Air Quality Analysis in Lima, Peru Using the NO2 Levels during the COVID-19 Pandemic Lockdown

Diego Velayarce, Qespisisa Bustos, Maria Paz García, Camila Timaná, Ricardo Carbajal, Noe Salvatierra, Daniel Horna, Victor Murray

Research output: Contribution to journalArticlepeer-review

4 Scopus citations


The emergence of the new COVID-19 virus in Peru forced the Peruvian government to take swift measures to stop its proliferation. Consequently, a state of emergency was declared, which included mandatory social isolation and quarantine. This action meant that people would transit only in emergency cases. In this context, this study’s objective is to analyze the air quality changes in terms of the capital city’s NO2 levels due to these government decisions using satellite imagery data obtained from the Sentinel-5P satellite. One critical problem is the lack of spatially distributed air quality data. The Peruvian Meteorological Service only monitors air quality in Lima, the capital city. In addition, the air quality ground stations are not always functioning. Thus, there is a need to find new reliable methods to complement the official data obtained. One method of doing so is the use of remote sensing products, although the accuracy and applicability are yet to be determined; therefore, this is the article’s focus. A temporal and spatial analysis was developed quantitatively and qualitatively to measure the levels of NO2 in eighteen regions of Lima to contrast the quarantine’s effect on polluting gas emission levels. The measurements are also compared with the official Peruvian data from ground sensors using Pearson correlation coefficients, thus, showing that Sentinel-5P data can be used for changes in the mean daily concentration of NO2. We also developed the first version of an open platform that converts the satellite data into a friendly format for visualization. The results show NO2 ambient concentration reductions compared to 2019 of between 60% and 40% in the first two weeks and between 50% and 25% in the following two weeks of the COVID-19 lockdown. However, this effect could not be observed two months after the start of the lockdown.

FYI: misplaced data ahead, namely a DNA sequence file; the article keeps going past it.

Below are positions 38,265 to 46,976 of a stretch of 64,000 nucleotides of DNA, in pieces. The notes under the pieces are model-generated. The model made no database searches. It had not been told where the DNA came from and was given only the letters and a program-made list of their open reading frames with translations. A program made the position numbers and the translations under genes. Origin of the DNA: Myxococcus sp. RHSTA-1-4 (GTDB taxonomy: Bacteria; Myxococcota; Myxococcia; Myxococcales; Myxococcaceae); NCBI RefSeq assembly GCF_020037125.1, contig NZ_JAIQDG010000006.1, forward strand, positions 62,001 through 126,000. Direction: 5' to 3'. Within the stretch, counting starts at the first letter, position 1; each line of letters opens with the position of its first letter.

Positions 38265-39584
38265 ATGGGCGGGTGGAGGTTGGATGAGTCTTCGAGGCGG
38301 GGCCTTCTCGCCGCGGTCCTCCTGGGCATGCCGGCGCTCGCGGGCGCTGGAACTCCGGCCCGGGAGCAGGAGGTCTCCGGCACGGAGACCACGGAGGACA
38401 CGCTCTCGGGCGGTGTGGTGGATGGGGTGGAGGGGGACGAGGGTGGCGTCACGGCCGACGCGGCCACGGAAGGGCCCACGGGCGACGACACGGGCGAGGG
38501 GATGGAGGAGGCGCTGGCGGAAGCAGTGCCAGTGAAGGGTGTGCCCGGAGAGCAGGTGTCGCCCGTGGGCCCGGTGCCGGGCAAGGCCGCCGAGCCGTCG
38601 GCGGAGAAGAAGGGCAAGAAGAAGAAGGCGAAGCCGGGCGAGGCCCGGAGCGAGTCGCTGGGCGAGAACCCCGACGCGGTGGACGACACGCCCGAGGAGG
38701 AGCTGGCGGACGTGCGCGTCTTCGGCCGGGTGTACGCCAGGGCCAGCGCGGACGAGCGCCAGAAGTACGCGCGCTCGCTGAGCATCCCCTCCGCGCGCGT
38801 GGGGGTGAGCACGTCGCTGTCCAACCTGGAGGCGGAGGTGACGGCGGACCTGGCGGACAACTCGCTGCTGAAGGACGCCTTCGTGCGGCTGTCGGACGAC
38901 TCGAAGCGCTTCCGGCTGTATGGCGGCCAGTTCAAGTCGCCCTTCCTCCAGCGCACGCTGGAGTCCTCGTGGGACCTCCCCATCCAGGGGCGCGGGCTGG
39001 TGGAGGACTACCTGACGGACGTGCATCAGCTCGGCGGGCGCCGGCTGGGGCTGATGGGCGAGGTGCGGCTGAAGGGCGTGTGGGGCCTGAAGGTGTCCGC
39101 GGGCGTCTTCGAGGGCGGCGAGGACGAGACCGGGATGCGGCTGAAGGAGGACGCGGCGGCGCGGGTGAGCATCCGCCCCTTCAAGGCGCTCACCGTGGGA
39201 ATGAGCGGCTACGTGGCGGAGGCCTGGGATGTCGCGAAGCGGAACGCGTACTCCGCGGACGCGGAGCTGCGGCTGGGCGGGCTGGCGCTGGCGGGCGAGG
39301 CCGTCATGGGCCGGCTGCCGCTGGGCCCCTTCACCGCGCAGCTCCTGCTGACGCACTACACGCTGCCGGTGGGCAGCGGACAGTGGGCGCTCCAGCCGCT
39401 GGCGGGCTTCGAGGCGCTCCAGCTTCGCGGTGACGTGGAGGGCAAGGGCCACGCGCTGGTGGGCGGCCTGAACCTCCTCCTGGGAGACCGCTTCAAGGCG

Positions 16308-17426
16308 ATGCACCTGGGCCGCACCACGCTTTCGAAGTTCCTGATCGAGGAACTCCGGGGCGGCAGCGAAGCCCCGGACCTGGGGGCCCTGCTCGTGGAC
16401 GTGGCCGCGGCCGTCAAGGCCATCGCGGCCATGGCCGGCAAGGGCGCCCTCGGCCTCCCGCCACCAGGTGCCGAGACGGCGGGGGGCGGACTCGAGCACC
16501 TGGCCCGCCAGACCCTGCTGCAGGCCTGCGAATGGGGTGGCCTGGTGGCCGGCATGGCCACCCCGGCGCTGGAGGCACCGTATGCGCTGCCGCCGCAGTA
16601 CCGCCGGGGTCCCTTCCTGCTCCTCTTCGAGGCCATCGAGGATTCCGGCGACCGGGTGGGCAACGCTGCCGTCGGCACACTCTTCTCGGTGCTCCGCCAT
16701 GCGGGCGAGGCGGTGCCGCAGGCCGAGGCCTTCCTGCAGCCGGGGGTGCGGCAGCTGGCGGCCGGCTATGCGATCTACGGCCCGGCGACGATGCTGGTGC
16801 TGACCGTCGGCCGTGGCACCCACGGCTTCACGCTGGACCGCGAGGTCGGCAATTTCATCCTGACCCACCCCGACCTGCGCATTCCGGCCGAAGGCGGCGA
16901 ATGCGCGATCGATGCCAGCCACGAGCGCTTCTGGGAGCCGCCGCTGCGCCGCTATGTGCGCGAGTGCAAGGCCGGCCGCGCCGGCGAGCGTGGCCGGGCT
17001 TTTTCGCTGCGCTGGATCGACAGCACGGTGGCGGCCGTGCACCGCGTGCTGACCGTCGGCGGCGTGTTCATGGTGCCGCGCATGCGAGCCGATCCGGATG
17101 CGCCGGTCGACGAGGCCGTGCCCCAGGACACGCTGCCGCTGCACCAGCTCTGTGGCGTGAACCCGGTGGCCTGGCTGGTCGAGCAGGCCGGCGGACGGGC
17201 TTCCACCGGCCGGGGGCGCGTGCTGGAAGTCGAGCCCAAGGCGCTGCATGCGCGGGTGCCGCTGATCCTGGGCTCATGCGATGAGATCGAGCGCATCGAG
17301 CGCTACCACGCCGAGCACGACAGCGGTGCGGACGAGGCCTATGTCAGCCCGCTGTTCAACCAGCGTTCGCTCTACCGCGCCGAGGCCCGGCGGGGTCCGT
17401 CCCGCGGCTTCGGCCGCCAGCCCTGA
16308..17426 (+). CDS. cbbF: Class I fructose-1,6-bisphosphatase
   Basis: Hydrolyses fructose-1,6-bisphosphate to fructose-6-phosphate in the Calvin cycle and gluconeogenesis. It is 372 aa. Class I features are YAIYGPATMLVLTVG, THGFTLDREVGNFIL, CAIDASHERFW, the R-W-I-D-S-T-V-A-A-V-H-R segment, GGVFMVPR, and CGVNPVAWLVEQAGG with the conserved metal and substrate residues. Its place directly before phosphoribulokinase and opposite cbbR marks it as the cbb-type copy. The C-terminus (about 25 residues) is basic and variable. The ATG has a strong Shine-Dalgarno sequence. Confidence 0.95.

Original languageEnglish
Article number373
Issue number3
StatePublished - Mar 2022


  • Air pollution
  • Air quality
  • COVID-19 pandemic lockdown
  • Nitrogen dioxide (NO)
  • Sentinel-5P


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